Admittedly, some people are suspicious and critical of testing. They may not realize that testing is both a means to discover possible discrimination, and a protection for law-abiding lenders because it may provide evidence that an institution is not violating the discrimination laws. For example, testing may show that a complaint was unfounded because there is no evidence of discrimination or because a borrower has misinterpreted a lender's practices.
In the latter case, testing may enhance internal controls by bringing to light a practice that might be confusing or offensive to some borrowers. Corrective steps may then be taken.
How to correct discriminatory practices that may be discovered is addressed at the conclusion of Part Two on page 26. Part Four outlines on page 36 what criteria will be employed by the financial institution regulatory agencies in taking enforcement actions or seeking remedial measures when discrimination is discovered.
It also should be noted that if an institution finds a pattern or practice violation through its own self-testing effort, and a federal regulatory agency becomes aware of it, the agency is required under the Equal Credit Opportunity Act, to refer the matter to the Department of Justice whether or not corrective action has been taken. To address lenders' concerns about possible referrals and to encourage the use of self-testing, several agencies, including the FDIC, have agreed not to require or request any information about a lender's self-testing program, except in cases where the agency has independently determined that a lender has unlawfully discriminated and the lender uses the results of self-tests to defend itself against the charge. Even the Department of Justice has announced that, as a general matter, it will not use evidence created by self-testing against the lender that undertook the self-testing, and will not request a lender's self-testing results to form a basis for determining whether to file a pattern or practice complaint. If a lender relies on the results of self-testing to defend itself against a Department of Justice charge of discrimination, the Department will expect the information to be disclosed. To that end, if a fair lending suit is authorized and litigation actually commences following unsuccessful settlement efforts, the Department has reserved the right to seek discovery at that time.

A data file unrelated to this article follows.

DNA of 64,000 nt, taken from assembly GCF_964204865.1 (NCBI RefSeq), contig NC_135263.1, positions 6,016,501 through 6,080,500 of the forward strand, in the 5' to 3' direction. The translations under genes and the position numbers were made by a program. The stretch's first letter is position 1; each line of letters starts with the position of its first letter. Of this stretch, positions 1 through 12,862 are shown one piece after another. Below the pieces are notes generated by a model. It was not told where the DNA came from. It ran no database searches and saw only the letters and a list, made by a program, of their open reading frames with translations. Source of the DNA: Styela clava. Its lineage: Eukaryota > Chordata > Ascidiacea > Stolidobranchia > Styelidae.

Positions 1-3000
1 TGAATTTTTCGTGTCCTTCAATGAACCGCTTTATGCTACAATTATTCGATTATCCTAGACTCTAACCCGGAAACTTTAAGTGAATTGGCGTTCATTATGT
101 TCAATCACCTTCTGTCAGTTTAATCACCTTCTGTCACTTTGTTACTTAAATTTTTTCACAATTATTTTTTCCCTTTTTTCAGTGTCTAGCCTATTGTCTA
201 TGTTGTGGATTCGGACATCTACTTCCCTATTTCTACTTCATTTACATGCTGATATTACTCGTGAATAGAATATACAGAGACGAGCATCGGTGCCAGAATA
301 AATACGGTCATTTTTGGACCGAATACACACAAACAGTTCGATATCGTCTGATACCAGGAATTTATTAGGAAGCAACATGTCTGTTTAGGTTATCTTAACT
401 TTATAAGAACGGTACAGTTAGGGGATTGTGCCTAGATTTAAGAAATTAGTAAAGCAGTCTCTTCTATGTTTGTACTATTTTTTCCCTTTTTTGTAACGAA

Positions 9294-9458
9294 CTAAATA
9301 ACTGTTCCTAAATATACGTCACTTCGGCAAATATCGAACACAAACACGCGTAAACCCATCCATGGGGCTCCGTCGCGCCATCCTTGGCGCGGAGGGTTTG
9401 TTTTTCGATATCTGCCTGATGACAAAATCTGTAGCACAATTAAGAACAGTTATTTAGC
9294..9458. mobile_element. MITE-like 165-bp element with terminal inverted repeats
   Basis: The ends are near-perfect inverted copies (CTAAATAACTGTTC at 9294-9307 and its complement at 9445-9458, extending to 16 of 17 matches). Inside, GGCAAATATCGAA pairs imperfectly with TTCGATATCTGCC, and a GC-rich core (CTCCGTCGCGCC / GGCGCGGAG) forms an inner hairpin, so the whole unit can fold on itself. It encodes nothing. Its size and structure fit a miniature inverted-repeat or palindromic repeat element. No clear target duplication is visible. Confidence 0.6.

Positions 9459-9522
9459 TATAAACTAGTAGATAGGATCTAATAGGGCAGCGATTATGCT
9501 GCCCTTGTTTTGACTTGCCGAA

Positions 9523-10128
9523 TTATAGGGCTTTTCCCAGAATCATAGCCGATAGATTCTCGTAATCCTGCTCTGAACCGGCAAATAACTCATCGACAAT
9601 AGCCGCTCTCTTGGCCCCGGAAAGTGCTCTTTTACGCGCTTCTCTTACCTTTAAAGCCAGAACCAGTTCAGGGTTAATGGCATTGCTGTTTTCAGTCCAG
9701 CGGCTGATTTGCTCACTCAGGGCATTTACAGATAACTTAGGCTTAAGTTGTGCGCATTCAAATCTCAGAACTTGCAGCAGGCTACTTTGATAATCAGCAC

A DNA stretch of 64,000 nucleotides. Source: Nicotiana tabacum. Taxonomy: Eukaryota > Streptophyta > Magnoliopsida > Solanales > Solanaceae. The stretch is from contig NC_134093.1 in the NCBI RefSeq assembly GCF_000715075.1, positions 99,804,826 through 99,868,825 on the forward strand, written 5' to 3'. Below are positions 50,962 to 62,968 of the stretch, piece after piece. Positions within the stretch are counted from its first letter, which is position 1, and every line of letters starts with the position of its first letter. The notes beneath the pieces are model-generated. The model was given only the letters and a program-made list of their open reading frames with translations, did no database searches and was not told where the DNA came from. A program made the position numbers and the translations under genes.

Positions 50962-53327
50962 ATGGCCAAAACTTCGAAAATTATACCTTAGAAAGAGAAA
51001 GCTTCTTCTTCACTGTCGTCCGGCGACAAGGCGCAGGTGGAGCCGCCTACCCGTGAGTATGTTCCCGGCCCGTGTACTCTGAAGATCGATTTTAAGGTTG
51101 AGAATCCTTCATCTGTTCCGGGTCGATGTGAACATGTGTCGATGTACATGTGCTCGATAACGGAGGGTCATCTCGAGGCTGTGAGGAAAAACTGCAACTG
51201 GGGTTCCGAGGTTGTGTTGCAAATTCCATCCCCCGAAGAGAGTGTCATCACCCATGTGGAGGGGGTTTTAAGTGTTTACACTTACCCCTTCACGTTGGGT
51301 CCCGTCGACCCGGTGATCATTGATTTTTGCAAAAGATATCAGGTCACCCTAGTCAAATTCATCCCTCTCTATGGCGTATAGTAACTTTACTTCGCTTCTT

Financial institutions should check with their primary regulatory agency to determine the current position of the agency, or other agencies, on whether, or under what circumstances, it would ever seek the results of the institution's self-testing activity. However, it can only benefit an institution to discover and correct possibly discriminatory practices before an applicant is harmed or a federal regulatory agency learns of them.
A testing program can help an institution assess its compliance with fair lending laws. How useful it will be is up to the institution. Testing should not be done to placate regulators and community groups. Instead, testing should be undertaken to facilitate an institution's ongoing evaluation of its lending policies and procedures in an effort to guarantee equal access to loans.